Much of this comes from a genuinely sensational performance from Susannah Fielding as Portia, who is in many ways at the centre of this interpretation, the character foregrounded in a way I’ve never seen before. In this gaudy world of all-night casinos, Elvis impersonators and reality TV, she is the star and ultimate prize of a gameshow called Destiny, caskets remaining in situ as no-hopers compete for her hand. But once the cameras are off and she aims squarely for Bassanio’s heart, the complexity deepens considerably as Fielding lays this woman bare in all her insecure vanity and condescending cruelty – there’s no doubting how this Portia feels about Jews as she patronises Jessica and vilifies Shylock. Continue reading “Review: The Merchant of Venice, Almeida”
“One man in his time plays many parts”
Celebrating the twentieth anniversary of this particular production and the launch of The Sophie Hamilton Archive which chronicles over 30 years of their work, getting to attend a screening of Cheek By Jowl’s As You Like It was a fabulous way to spend a Sunday evening. Shown in the very Noël Coward Theatre (or Albery as was) where it was recorded, the event was made extra special by the attendance of the entire revival cast who proudly took their bows onstage at the end, in front of the film of them taking their bows on that same stage – a lovely moment.
Declan Donnellan’s original production dates back to 1991 and as pointed out by one of the speakers tonight, its cross-gender and colour-blind casting made and still makes it a most transformative piece of theatre and one with great foresight (even if sadly, messages about women taking on male roles still haven’t quite sunk in) in a pre-Propeller, Section 28-pasing age. What emerges as most pleasing is the utter lack of gimmick with no overarching conceit to justify the decisions here, starting simply with a troupe of identically dressed actors and the desire to tell a story. Continue reading “Review: Cheek By Jowl’s As You Like It, screening at Noël Coward Theatre”
Doug Rao came to my attention as part of the Spanish Golden Age ensemble currently at the Arcola and I was intrigued to see he was an acclaimed writer and director as well as an actor. His debut short film War Hero hit the festival circuit in 2007 and it isn’t hard to see how it was considered worthy. A densely packed story set in a military hospital , Rao poses questions about the morality of warfare (particularly in Iraq), its effects on the individuals tasked with carrying out the orders and the collateral damage it inevitably collects.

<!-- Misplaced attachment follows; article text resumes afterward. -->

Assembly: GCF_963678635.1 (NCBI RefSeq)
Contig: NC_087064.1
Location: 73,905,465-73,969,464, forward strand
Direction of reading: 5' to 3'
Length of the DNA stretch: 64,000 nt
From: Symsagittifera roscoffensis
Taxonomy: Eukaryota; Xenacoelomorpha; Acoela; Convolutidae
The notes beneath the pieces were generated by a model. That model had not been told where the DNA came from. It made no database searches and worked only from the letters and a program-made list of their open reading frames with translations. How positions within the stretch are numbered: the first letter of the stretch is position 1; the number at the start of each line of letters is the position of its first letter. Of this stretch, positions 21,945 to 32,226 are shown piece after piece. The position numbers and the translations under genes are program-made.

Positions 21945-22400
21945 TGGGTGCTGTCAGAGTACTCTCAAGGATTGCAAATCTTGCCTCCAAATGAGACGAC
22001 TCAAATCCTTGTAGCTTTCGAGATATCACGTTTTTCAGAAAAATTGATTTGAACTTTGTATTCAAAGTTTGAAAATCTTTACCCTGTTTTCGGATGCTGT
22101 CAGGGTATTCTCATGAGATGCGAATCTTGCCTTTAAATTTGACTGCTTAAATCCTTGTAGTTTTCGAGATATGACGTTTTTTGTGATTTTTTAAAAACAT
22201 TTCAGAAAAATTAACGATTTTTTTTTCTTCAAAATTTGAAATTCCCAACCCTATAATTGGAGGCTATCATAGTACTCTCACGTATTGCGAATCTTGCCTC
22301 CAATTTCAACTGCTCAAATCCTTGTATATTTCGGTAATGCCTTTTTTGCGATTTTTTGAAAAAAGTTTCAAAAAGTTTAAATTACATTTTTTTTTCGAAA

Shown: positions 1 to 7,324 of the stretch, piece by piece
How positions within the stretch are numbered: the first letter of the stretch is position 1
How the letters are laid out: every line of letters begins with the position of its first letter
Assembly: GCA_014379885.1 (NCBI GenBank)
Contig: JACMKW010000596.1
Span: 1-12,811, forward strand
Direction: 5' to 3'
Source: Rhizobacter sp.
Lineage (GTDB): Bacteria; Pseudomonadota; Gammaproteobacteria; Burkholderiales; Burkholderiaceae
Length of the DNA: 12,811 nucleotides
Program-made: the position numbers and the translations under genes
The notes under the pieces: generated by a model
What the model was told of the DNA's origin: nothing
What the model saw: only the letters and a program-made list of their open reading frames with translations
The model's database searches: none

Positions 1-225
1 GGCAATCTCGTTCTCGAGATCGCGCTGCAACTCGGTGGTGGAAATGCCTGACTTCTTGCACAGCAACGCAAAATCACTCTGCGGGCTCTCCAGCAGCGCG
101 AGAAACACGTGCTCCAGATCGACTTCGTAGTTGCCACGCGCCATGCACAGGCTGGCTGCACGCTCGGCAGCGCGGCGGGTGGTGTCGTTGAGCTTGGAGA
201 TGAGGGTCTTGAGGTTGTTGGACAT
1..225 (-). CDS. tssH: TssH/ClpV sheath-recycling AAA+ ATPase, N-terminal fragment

Continue reading “Short Film Review #30”
“When I put Neil Diamond on, people leave the shop”
The Turkish invasion of Cyprus may seem like an unlikely backdrop for a love story but in James Phillips’ self-directed Hidden in the Sand, it serves well as the catalyst for an emotional personal odyssey that stretches across Europe and over decades. Alexandra Chrysostomou’s happy life in the northern Cypriot port of Famagusta was ripped from her when the Turks invaded – there was barely time to collect a few precious belongings before fleeing with her sister Eleni, at a stroke reduced to the level of refugee. Eventually constructing a new life for herself in London, running a shop and subsisting on the memories of love and home, the prospect of a new relationship forces her to confront some of the more painful aspects of the past.
Sally Dexter’s Alexandra and Scott Handy as new beau Jonathan trace the nervous steps of a new relationship beautifully. As more mature souls, already bruised by life, their hesitant flirtation and subsequent opening up to one another is sensitively, superbly drawn. Her tempestuous Mediterranean spirit is almost too large for life, his linen-clad quietness the perfect foil to her broccoli-cooking ways, but she can’t escape the shadows of the version of the past that she has erected for herself, to protect herself, to delude herself into thinking the way things were was the way she wanted them to be. On her own she might get away with it, but the presence of her photo-journalist niece and indeed Jonathan means that reality can’t be escaped. Continue reading “Review: Hidden in the Sand, Trafalgar Studios”